Even though the XFL was more fun, Oxendine suffered the same fate as he did in Atlanta (and off-and-on in Blacksburg) – yet another injury.  His team won the XFL championship, but, in what would prove to be a glimpse into his future, Oxendine was more of a player-coach for the second half of the season. 

The XFL folded shortly after the final game, and just like that, Ken Oxendine’s playing career was over.

2 Ox LA Extreme Stephen Dunn Allsport
Photo Credit: Stephen Dunn/Allsport

Life After Football

In his first few years as a retired football player, Oxendine explored several career options.  He initially returned to Virginia Tech, serving as an assistant strength and conditioning coach while earning his Master’s degree from 2002 to 2003.  Later in 2003, he went to Duluth High School in Georgia to coach running backs, where he developed a 1,000-yard rusher, the school’s first in a long time, and he helped the team make it to the playoffs.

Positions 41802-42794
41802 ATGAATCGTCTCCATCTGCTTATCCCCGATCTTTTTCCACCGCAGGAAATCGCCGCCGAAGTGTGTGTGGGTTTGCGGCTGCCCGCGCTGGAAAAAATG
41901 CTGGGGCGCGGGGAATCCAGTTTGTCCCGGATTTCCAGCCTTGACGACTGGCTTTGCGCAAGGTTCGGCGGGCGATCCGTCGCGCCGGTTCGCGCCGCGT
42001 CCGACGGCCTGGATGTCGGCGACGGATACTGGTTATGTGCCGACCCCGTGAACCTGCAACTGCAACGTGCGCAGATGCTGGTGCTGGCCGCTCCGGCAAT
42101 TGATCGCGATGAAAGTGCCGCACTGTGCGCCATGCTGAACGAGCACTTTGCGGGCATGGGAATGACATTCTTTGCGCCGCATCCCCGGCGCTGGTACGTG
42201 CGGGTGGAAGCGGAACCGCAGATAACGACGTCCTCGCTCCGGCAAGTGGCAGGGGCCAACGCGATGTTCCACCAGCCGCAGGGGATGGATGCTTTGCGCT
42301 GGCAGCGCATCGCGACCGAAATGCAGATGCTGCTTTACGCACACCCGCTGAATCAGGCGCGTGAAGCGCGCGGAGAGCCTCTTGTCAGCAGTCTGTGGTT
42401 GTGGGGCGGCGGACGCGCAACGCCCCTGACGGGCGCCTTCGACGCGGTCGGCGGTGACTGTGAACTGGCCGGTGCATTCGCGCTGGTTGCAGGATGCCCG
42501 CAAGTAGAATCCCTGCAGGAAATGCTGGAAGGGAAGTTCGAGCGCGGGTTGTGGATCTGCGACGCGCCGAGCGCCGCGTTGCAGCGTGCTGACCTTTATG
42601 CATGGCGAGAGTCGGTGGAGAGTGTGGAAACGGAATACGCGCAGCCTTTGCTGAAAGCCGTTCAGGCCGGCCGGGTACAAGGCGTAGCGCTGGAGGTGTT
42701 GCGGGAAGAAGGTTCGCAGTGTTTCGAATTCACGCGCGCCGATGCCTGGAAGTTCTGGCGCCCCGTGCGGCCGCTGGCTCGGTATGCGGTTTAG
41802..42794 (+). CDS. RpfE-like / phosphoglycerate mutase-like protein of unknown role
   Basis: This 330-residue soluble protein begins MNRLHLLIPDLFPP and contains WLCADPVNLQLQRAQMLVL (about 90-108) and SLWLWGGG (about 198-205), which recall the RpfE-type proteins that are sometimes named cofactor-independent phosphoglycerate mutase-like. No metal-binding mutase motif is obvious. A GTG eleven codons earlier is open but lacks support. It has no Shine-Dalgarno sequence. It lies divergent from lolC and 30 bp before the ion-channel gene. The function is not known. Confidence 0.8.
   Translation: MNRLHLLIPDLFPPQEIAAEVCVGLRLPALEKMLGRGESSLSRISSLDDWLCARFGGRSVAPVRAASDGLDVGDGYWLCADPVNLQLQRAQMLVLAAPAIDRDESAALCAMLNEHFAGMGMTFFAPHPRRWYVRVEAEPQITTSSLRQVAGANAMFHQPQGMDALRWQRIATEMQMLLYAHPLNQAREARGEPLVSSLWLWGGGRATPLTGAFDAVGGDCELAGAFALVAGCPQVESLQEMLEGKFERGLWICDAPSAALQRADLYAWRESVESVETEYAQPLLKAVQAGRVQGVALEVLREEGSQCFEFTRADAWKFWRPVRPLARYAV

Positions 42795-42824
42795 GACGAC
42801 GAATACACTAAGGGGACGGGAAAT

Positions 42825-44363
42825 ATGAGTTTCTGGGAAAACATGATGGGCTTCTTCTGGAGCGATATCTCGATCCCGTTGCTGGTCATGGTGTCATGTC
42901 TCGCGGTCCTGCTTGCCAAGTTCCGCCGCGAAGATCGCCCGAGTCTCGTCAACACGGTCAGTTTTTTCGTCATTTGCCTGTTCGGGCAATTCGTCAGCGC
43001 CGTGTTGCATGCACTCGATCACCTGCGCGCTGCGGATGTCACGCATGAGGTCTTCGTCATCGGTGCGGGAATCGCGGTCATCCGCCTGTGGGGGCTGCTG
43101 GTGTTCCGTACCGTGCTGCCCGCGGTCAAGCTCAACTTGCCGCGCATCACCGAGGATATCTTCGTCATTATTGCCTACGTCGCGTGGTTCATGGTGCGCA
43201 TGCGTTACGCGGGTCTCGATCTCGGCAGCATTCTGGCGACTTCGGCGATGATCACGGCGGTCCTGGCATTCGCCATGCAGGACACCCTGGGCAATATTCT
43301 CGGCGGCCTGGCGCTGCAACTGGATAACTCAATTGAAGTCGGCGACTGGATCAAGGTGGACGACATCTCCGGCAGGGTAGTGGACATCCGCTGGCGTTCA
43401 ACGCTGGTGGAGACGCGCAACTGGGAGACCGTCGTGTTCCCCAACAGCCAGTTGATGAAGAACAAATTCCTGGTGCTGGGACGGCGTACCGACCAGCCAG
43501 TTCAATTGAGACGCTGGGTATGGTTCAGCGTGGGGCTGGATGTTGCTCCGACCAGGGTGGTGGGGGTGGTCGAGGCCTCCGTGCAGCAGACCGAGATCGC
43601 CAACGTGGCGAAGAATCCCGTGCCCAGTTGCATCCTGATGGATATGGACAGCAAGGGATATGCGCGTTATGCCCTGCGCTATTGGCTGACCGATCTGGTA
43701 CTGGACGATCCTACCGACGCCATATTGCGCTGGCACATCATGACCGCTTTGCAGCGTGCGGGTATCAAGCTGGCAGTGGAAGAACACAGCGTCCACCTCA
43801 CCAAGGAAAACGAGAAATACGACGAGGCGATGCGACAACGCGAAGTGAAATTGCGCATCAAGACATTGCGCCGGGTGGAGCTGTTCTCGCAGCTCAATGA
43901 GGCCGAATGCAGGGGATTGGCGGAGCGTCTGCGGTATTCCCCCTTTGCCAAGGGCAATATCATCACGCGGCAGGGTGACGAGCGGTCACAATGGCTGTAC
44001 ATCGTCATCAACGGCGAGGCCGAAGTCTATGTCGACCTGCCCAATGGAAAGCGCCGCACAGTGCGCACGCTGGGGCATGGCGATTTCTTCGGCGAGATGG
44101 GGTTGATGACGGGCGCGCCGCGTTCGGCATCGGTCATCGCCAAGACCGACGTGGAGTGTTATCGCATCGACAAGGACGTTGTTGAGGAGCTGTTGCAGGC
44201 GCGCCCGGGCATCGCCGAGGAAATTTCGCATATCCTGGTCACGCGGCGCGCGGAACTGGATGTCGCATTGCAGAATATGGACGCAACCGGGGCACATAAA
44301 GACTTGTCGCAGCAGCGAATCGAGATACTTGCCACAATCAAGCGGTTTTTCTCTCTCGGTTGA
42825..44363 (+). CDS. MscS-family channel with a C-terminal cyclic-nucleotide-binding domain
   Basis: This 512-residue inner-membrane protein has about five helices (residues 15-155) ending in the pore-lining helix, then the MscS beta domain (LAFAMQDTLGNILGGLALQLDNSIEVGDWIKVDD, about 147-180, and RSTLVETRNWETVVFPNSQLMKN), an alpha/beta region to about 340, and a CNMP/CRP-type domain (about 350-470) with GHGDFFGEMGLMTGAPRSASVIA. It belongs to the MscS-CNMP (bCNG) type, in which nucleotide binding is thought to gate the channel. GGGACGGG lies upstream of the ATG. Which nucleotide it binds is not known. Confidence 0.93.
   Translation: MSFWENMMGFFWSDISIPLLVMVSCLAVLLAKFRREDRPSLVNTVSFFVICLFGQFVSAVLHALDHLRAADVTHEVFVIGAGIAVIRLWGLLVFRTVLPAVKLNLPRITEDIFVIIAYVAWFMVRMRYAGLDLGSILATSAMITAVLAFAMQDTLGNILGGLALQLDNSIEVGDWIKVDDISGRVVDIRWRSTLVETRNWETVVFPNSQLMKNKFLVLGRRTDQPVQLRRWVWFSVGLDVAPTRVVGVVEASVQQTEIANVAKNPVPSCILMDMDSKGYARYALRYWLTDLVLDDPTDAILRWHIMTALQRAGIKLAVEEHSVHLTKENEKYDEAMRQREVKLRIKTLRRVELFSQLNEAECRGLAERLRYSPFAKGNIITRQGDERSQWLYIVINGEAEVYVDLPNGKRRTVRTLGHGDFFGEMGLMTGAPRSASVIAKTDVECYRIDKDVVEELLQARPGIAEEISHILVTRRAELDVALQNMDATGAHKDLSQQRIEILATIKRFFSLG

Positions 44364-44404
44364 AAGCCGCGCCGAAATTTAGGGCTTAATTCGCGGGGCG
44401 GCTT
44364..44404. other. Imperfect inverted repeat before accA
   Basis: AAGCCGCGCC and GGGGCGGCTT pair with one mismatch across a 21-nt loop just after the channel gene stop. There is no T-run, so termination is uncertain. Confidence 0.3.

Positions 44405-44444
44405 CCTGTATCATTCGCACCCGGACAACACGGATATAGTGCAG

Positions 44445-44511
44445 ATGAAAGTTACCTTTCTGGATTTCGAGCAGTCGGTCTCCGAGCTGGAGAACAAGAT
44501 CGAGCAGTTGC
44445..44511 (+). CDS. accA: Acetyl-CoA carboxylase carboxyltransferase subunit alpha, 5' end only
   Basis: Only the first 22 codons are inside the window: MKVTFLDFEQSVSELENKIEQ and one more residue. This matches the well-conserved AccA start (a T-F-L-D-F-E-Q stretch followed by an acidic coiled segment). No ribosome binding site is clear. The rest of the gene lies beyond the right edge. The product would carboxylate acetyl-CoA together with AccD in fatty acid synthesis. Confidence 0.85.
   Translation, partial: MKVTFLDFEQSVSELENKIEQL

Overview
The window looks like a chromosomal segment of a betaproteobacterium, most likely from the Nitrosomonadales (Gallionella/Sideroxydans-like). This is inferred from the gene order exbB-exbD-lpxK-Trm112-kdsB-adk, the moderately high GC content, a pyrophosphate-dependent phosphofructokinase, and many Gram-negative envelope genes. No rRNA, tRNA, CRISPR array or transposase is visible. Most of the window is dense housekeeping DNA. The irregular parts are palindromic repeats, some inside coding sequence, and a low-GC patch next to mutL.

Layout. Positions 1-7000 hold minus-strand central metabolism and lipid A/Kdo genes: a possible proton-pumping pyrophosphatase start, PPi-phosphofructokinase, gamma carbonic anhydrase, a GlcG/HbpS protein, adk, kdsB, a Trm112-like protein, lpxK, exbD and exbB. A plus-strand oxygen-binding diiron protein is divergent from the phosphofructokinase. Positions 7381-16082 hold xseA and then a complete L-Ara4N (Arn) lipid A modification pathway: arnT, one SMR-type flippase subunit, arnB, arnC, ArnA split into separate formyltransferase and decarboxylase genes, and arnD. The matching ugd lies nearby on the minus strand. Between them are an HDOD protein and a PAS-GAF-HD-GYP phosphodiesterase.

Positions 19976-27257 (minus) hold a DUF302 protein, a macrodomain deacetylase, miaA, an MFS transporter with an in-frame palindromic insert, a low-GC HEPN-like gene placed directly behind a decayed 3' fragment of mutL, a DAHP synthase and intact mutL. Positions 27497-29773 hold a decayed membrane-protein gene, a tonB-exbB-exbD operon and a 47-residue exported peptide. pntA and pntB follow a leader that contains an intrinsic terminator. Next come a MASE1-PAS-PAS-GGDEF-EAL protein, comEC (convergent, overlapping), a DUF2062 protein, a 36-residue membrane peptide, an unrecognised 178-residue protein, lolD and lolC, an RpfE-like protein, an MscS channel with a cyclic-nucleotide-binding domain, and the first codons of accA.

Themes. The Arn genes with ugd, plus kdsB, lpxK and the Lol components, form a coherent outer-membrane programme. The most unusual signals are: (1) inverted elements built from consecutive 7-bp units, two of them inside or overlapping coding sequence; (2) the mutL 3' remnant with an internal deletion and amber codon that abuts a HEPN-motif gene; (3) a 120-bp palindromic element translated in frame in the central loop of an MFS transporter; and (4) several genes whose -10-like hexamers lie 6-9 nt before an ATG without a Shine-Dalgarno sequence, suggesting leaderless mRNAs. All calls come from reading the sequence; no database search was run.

However, there was a coaching change at Duluth, so Ox went to work with a friend at Georgia Southern University, taking a position as a wide receivers coach in 2004.  His receivers were among the tops in the league and the team won the Southern Conference, advancing to the Division IAA playoffs.

The next year, Ox moved to NFL Europe, where he was a position coach for wide receivers, tight ends, and running backs. He also helped with player personnel and team operations.  It was there in Europe when Ox had another life-changing realization.

“Everything’s about relationships and building relationships.” 

— Ken Oxendine

Time to Settle Down

Having coached for several years now, Ken Oxendine made the observation that his job security was based highly on the success of kids.  “In coaching, I wasn’t in control of anything,” he mused.  “The performance of kids and players was how I was going to keep my job.”

That is when he decided to go into administration. Ox returned to Georgia, where had an opportunity to be part of an exciting opening at a new private school in Duluth.  It was not easy, but Ox was up to the challenge of building an entire sports program from the ground up in the inaugural year of the Notre Dame Academy.

He would stay for 15 years, creating opportunities for kids to play sports and engage in fun activities.  He implemented programs such as tennis and basketball and football, which he noted was a very rewarding aspect of his job.